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The ’90s Revisited: X-Men Prime

90s_revisited

xmenprime001Racing the Night

Writers: Scott Lobdell & Fabian Nicieza
Pencilers: Bryan Hitch, Jeff Matsuda, Gary Frank, Mike McKone, Terry Dodson, Ben Herrerr, Paul Pelletier
Inkers: Al Milgrom, P. Craig Russell, Cam Smith, Mark Farmer, Mark McKenna, Tom Palmer, Tim Townsend, Hector Collazo
Letttering: Richard Starkings and Comicraft
Coloring: Steve Buccellato and Electric Crayon
Cover: Bryan Hitch
Editor: Bob Harras
Published by: Marvel Comics
Cover Date: July 1995
Cover Price: $4.95

With this issue, we’re back to the “real” reality/universe/timeline/whatever. The 616 Marvel Universe. Bishop and his mission was a success, and by stopping Legion from killing Xavier…the Age of Apocalypse never happened, things have been set right. Or have they?

We have a bunch of plot points sharing this issue…while the various Age of Apocalypse mini-series led into X-Men: Omega, this issue now serves as the focal point for the return of the “regular” X-Men titles…as a “regular universe” Alpha issue to introduce readers to the current status quo of the characters and teams that make up the X-side of the Marvel Universe and send the readers into the mix of titles having had this bit of setup for where things are moving forward.

I do think that if Free Comic Book Day had been around in 1995, this would certainly have been a Marvel offering…an in-continuity quasi-anthology to get readers to jump aboard the entire line of X-comics.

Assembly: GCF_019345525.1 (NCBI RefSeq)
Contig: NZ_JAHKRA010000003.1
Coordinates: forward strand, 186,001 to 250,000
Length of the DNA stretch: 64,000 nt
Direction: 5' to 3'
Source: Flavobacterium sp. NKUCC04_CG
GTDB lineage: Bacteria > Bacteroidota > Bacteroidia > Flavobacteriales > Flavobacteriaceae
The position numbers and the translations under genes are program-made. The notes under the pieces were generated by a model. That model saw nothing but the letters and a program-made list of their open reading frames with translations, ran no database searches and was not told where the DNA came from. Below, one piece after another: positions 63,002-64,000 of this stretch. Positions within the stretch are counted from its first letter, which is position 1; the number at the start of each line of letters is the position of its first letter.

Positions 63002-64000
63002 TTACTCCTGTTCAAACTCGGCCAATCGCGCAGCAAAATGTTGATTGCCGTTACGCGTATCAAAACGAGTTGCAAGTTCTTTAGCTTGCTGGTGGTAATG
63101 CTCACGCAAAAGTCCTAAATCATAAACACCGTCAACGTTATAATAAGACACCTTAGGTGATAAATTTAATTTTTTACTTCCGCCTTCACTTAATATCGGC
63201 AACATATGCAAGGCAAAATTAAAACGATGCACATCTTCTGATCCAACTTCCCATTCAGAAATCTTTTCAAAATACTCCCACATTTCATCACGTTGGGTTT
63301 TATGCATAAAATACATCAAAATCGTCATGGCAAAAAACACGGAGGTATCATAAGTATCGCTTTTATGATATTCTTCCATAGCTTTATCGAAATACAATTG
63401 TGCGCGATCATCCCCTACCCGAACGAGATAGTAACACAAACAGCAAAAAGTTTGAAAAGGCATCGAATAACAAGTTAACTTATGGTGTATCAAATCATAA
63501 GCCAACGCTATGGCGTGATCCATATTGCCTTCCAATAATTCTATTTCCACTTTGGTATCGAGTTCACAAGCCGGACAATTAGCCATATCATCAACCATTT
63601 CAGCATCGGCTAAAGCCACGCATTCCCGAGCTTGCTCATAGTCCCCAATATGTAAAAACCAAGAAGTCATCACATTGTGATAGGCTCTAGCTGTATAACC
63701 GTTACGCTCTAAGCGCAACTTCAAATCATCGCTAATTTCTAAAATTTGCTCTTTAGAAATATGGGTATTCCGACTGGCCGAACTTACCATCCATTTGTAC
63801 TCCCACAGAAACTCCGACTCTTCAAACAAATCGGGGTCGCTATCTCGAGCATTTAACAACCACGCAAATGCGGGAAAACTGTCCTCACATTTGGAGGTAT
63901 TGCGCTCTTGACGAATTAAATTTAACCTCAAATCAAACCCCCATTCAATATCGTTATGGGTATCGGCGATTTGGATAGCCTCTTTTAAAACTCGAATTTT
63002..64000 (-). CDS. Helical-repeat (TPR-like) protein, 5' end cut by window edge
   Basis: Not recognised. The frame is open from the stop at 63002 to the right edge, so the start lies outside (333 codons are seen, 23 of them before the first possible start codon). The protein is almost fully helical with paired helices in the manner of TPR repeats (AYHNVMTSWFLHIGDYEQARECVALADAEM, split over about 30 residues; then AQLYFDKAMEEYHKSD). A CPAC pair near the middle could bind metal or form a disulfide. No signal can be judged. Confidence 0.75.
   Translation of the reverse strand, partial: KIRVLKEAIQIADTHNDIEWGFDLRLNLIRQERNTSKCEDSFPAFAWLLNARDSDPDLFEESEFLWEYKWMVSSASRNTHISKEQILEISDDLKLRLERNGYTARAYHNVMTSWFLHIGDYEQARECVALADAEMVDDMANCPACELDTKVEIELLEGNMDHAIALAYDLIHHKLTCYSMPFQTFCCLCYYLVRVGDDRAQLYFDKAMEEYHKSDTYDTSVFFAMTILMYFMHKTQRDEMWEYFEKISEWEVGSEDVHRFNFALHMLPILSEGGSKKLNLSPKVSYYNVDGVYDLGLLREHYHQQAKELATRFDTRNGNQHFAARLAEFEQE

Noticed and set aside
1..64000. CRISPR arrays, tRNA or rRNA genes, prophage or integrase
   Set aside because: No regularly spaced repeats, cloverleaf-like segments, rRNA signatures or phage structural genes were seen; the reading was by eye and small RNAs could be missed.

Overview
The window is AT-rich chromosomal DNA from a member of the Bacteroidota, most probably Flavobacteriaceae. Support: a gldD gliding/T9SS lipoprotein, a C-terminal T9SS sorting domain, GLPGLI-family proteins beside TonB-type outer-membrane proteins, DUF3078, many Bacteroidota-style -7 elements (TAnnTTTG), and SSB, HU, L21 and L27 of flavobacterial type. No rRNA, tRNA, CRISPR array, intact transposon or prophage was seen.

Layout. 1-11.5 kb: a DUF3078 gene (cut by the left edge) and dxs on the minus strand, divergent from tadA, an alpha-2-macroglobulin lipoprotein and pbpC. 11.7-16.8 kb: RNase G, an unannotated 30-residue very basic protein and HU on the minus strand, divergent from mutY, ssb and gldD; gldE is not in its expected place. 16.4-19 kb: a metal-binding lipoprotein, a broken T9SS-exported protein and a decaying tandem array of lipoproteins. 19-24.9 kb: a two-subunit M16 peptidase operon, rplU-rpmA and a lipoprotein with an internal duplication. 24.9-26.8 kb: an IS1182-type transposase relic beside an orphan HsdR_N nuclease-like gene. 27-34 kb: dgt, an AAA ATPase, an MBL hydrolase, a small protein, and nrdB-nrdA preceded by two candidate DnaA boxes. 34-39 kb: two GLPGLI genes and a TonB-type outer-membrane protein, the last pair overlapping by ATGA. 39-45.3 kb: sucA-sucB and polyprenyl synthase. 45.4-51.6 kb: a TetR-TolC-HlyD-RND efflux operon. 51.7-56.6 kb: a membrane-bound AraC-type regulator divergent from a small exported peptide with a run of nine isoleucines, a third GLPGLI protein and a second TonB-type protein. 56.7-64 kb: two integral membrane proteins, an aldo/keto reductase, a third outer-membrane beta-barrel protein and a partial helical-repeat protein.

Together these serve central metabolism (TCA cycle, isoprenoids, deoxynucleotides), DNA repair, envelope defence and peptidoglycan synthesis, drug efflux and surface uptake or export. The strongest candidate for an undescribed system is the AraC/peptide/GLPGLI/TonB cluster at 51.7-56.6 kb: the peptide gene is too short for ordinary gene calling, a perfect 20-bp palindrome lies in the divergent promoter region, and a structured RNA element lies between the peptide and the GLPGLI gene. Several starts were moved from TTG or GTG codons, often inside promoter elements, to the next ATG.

I can’t say I’m honestly all that thrilled with this issue on this re-read. I certainly appreciate that there are “only” two writers credited, offering a bit of consistency to the story side of things. The issue is quite a mix visually due to the numerous pencilers and inkers getting their chance to work on pages presumably germane to the individual titles. Reading through this time, I noticed a bit of wonky art at points, but somehow was not particularly jarred by the shifts…perhaps for familiarity with the Age of Apocalypse stuff as a whole.

After the shiny “chromium” covers for X-Men: Alpha and X-Men: Omega, seems Marvel felt the need to give this a special cover as well–a clear plastic-ish thing with an inner orangey background. We also get the “alternate” X-Men logo, with the Prime part next to it…and the whole thing is a wrap-around (which I very much appreciate 20 years later in an age of VARIANT “interlocking” covers).